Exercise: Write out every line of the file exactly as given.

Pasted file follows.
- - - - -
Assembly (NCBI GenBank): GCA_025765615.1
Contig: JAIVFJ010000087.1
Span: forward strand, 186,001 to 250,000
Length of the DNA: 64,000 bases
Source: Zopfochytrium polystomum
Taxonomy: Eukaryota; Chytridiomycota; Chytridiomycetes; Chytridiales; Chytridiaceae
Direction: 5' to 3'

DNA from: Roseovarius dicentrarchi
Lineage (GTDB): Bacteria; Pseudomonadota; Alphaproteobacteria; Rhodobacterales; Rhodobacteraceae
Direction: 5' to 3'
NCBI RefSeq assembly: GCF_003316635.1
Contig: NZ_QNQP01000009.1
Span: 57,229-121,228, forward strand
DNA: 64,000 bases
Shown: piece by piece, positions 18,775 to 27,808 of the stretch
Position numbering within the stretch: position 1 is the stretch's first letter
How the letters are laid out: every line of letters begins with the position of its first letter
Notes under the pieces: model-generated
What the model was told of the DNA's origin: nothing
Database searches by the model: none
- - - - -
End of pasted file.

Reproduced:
Assembly (NCBI GenBank): GCA_025765615.1
Contig: JAIVFJ010000087.1
Span: forward strand, 186,001 to 250,000
Length of the DNA: 64,000 bases
Source: Zopfochytrium polystomum
Taxonomy: Eukaryota; Chytridiomycota; Chytridiomycetes; Chytridiales; Chytridiaceae
Direction: 5' to 3'

DNA from: Roseovarius dicentrarchi
Lineage (GTDB): Bacteria; Pseudomonadota; Alphaproteobacteria; Rhodobacterales; Rhodobacteraceae
Direction: 5' to 3'
NCBI RefSeq assembly: GCF_003316635.1
Contig: NZ_QNQP01000009.1
Span: 57,229-121,228, forward strand
DNA: 64,000 bases
Shown: piece by piece, positions 18,775 to 27,808 of the stretch
Position numbering within the stretch: position 1 is the stretch's first letter
How the letters are laid out: every line of letters begins with the position of its first letter
Notes under the pieces: model-generated
What the model was told of the DNA's origin: nothing
Database searches by the model: none